April 18, 2017 Posted By Jon Sturm
Good IT governance isn’t about checking boxes or finding someone to point fingers at when something goes wrong. It takes an organizational culture shift where everyone knows what it is, why it is important, their role in it, and how they help or hinder good governance. There will always be room for improvement. Top-down, bottom-up, middle-out approaches can only get you so far. IT governance can only be successfully addressed organizationally and holistically otherwise there will be gaps.
These gaps are where:
- Security flaws are exploited
- Process non-compliance voids happen
- Time-consuming and costly R&D happen
- Unnecessary costs preclude investment, innovation, and growth
No one has time to deal with all of that!
There are several ways to measure the effectiveness of your IT governance but each meets different needs. There is no one size fits all approach, and many companies confuse the purpose of their approaches in achieving effective governance. Good governance means that you know what you intend to achieve through IT services and that these goals are being achieved efficiently and effectively. Service management supports and feeds into that by focusing on the five stages of IT services: strategy, design, transition, operation, and continual improvement. Governance, steering control, and tactical execution in organizations run by projects or heavily controlled by regulatory requirements can result in a governance facade. This is not to detract from the importance of quality, control, or execution in any way. The first step to any problem is admitting you have one. Acknowledge the differences in governance to separate and analyze them and then begin to effectively manage them.
IT Governance seeks to create value from the use of IT services, while service management is central to the tactical execution lifecycle of IT services. When IT services are not governed appropriately they cannot be tightly linked back to value creation through either revenue generation or cost savings. Without good data, there are no good business decisions being made, only uninformed opinions. Accurate, meaningful, authentic, and objective data is the backbone to information, knowledge, and wisdom. Bad data leads to misinformation, misunderstanding, and in some cases, even defiant ignorance. That’s no way to lead, transform, or grow an organization. Governance depends on good data at all levels. Even the greatest dashboard, if built upon bad data is useless.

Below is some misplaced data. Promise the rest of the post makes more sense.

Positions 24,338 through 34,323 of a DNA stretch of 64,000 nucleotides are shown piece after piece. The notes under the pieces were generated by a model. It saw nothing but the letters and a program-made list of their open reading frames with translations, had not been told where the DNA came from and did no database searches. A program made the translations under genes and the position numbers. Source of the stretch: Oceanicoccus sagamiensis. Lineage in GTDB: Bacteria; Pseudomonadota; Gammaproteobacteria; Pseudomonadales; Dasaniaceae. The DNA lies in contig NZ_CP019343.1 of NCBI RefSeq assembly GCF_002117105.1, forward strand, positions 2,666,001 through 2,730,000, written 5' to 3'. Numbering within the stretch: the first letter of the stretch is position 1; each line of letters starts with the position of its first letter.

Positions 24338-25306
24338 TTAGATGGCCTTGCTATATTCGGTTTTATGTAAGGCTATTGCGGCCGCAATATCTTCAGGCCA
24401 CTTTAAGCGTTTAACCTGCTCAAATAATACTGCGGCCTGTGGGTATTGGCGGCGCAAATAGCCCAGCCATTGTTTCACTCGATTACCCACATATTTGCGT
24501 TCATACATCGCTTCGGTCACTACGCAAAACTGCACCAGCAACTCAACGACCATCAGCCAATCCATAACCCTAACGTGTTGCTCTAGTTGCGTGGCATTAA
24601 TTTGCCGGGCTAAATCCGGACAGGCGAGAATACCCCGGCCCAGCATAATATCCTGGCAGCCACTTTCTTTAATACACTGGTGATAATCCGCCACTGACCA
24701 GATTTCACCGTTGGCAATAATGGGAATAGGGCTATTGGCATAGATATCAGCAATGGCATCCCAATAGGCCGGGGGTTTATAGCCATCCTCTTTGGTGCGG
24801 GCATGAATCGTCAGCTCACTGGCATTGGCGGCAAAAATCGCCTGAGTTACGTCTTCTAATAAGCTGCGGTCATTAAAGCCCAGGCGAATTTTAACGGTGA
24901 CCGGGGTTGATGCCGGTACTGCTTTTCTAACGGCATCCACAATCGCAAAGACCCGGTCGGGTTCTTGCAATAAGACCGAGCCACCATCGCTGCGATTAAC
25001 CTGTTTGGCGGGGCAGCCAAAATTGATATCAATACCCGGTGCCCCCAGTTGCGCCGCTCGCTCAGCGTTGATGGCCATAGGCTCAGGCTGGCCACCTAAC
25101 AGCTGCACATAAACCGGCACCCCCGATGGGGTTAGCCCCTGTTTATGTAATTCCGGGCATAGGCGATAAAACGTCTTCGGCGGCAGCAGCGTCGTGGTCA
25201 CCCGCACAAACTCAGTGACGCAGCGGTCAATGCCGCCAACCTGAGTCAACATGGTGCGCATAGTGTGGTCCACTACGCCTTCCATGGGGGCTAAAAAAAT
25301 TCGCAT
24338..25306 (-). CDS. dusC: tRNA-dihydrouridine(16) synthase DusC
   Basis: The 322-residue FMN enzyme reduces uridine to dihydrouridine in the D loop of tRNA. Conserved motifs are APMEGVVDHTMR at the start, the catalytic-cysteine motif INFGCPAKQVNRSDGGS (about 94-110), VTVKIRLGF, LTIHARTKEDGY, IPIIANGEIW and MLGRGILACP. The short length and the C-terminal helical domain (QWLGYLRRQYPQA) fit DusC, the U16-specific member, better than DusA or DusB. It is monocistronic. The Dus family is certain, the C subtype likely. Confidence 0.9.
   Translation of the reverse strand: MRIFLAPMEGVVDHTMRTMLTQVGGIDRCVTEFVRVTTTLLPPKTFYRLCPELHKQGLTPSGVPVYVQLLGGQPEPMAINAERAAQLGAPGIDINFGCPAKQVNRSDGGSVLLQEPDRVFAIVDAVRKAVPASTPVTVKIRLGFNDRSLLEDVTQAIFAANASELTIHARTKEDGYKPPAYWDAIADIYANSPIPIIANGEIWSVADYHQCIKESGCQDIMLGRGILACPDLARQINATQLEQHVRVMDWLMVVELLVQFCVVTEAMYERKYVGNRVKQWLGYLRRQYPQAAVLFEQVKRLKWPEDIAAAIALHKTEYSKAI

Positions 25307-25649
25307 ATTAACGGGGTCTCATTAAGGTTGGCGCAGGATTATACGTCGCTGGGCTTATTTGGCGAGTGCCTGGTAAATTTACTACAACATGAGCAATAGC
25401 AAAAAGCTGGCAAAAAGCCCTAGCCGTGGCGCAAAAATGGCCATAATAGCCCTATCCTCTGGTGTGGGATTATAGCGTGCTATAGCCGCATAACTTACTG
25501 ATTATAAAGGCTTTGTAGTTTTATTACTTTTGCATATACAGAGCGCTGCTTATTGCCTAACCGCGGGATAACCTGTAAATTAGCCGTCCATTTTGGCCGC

Business leaders want and need good data at their fingertips to remain nimble, competitive, and growing. SmartIT is working to enable and empower good IT governance through a special recipe which brings together good and best practices from industry recognized frameworks and methodologies and organizational change. It is achieved by creating and improving transparency and trust; delegating responsibility and accountability to the right levels of the organization for action; and by creating a sense of urgency and call to actions for your entire team.
- Define what is important and why, then prioritize based on business value.
- Assess the accuracy, integrity, and authenticity of data and data sources.
- Build a roadmap based on highest value with the fastest returns first.
- Take an iterative approach to deliver short-term wins. Shipped is better than perfect.
- Monitor and evaluate the effectiveness of change. You cannot improve what you don’t measure.
- Lather, rinse, and repeat..
Your organization may need to implement and adopt approaches for an IT governance and service management structure or might need to adapt and improve your current IT governance and service management. SmartIT can help! Read about several IT governance tools your organization should consider in the next blog, “Behind the Scenes Part 2: IT Governance & Service Management Approaches.”
About the Author:
Jon Sturm is the Client Services Director for ADM with SmartIT. He has over 20 years in IT, management, leadership, and consulting, specializing in application managed services, outsourcing, IT service management, and organizational change. He has a passion for continually improving and maturing IT services. Prior to joining SmartIT, he spent 17 years with a global consulting services firm; helping clients meet and exceed application service objectives and solve complex organizational challenges.